CDC Group is no stranger to controversy.
The UK’s development finance institution has over the course of its 68-year history shifted from being a direct investor, to operating mainly as a private equity fund of funds, to – for the last four years – accessing debt, mezzanine and equity opportunities both directly and through fund investments.
It is often pilloried by those who believe the private sector has no place in the delivery of international development. This can seem bizarre to those in the private equity industry; it is an investor with a mission to alleviate poverty in the world’s poorest places and it effectively costs the taxpayer nothing. The £1.5 billion ($1.87 billion; €1.77 billion) of public money allocated to the organisation has grown into a portfolio worth more than £3 billion, which continues to be reinvested. Last year its portfolio companies created over a million new jobs.
This week a draft bill to increase the public money available to CDC hit the headlines. Currently in proposal form, it updates the Commonwealth Development Corporation Act of 1999 and would increase the limit on “government assistance” to CDC from the current £1.5 billion to £6 billion, with an option to up this to £12 billion in the longer term.
It is important to understand the context of the proposal, however. One newspaper said the increase would be equivalent to about a third of the £12 billion annual overseas development budget. This would only be the case if CDC received the entirety of the additional capital – £4.5 billion – in one year, which it won’t. It has to make a case, based on the market opportunity, for any additional capital and it has taken 17 years to reach the existing £1.5 billion ceiling.
As Diana Noble, chief executive of CDC, noted in a written response: “While raising the limit increases the government’s options in supporting CDC’s future growth, on its own, the bill doesn’t lead to any further capital for CDC. All future decisions to invest in CDC will be supported by a robust business case.”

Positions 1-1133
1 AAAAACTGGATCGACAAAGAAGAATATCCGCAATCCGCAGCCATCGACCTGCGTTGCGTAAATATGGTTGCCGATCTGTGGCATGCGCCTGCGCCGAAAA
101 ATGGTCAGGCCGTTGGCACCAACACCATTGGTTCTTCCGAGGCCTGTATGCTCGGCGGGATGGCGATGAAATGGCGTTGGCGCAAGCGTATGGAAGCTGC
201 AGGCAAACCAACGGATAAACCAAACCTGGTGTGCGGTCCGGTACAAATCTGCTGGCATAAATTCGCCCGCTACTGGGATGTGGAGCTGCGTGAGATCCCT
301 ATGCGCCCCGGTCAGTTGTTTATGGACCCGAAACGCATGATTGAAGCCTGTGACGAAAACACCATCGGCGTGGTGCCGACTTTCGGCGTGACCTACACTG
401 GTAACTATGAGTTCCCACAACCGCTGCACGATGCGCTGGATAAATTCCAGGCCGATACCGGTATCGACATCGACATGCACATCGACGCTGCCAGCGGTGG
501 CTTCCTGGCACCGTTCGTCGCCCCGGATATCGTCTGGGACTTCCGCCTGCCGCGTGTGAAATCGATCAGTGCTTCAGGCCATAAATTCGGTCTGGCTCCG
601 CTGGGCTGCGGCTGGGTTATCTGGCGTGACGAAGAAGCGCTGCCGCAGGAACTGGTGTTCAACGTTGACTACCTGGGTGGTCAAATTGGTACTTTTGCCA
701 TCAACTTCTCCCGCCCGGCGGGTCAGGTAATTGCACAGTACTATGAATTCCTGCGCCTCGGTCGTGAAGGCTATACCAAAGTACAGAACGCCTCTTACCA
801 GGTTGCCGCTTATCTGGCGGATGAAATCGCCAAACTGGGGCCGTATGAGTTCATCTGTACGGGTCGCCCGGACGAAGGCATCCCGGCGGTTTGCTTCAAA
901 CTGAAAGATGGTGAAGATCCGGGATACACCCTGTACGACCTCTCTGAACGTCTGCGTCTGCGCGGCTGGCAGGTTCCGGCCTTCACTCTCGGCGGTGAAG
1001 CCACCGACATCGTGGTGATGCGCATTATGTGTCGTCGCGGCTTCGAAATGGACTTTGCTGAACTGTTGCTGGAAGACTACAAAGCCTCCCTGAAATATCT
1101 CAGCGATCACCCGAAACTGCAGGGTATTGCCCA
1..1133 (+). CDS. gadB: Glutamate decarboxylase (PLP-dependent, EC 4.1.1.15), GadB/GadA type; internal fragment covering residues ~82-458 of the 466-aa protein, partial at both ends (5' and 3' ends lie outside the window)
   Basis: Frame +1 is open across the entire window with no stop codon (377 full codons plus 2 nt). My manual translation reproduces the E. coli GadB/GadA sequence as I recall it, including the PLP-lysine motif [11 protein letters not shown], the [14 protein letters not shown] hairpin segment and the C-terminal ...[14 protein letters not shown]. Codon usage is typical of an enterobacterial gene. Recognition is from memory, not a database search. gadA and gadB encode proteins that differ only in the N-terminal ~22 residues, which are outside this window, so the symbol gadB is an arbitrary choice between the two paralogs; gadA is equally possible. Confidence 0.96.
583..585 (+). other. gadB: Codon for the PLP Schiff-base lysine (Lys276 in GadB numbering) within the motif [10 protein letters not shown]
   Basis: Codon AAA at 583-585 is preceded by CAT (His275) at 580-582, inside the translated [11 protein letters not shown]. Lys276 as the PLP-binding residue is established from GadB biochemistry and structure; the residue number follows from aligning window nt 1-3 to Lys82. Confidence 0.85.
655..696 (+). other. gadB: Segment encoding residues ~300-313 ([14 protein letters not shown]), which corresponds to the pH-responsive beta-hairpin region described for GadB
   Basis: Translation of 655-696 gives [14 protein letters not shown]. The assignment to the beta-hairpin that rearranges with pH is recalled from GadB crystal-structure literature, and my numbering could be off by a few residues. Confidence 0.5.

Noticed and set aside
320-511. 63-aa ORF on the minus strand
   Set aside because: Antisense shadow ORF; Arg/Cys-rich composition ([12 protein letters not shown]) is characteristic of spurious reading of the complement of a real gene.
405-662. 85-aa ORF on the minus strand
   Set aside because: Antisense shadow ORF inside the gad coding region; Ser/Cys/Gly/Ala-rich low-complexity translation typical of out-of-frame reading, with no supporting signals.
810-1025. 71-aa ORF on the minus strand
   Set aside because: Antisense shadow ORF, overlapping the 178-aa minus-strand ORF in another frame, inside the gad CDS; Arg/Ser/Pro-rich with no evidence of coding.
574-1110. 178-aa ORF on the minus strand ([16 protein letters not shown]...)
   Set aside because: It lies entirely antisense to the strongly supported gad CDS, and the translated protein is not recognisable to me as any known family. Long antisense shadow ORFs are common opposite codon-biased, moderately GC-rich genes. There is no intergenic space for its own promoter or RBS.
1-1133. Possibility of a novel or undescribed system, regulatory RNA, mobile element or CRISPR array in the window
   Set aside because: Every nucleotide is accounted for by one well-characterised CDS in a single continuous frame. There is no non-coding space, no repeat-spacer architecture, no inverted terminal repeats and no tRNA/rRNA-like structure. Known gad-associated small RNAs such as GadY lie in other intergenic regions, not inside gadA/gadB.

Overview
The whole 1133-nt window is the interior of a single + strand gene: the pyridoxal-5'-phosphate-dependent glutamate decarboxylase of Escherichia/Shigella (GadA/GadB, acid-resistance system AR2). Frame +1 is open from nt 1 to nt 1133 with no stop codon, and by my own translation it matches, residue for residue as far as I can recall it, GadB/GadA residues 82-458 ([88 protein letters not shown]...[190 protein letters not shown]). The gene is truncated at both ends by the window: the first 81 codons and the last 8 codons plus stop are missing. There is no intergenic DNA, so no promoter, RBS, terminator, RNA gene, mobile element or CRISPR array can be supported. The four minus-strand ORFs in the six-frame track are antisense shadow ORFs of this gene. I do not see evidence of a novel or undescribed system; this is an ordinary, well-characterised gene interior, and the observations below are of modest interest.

NGOs backed by DFID carry out vital – and immediate – humanitarian aid work in regions and situations that are beyond the help of private capital. Development finance institutions like CDC are part of an effort to alleviate long-term poverty by stimulating sustainable economic growth. The two groups target different, complementary, humanitarian goals. Unfortunately, they share the same funding source.
CDC has been a leading light in the private equity industry in more ways than one. It has – alongside other DFIs around the world – embraced investment in markets long before commercial investors have been willing to do so. One GP that received backing from the group for its debut fund described it as the best and most competent DFI in the world.
It has also led the way on ESG. As an investor with sustainable development at its heart, it has always asked GPs to adhere to stringent standards of governance and reporting.
Carefully stewarded investment is increasingly recognised as a long-term, sustainable means to deliver development and positive societal impact.
This week we saw profit-with-purpose investor LeapFrog, which is backed by a mix of both financial and development-focused investors, move beyond financial services into healthcare. Meanwhile, The Abraaj Group, a more traditional financial investor, is nearing a final close on a healthcare fund that includes impact-led investors among its LPs.
On the 7-8 December, PEI will co-host the Global Impact Investing Network Investor Forum in Amsterdam. Around 700 delegates will be in attendance and we hope you can join us.
Impact investing is moving into the mainstream. We should value the part the CDC has played in this.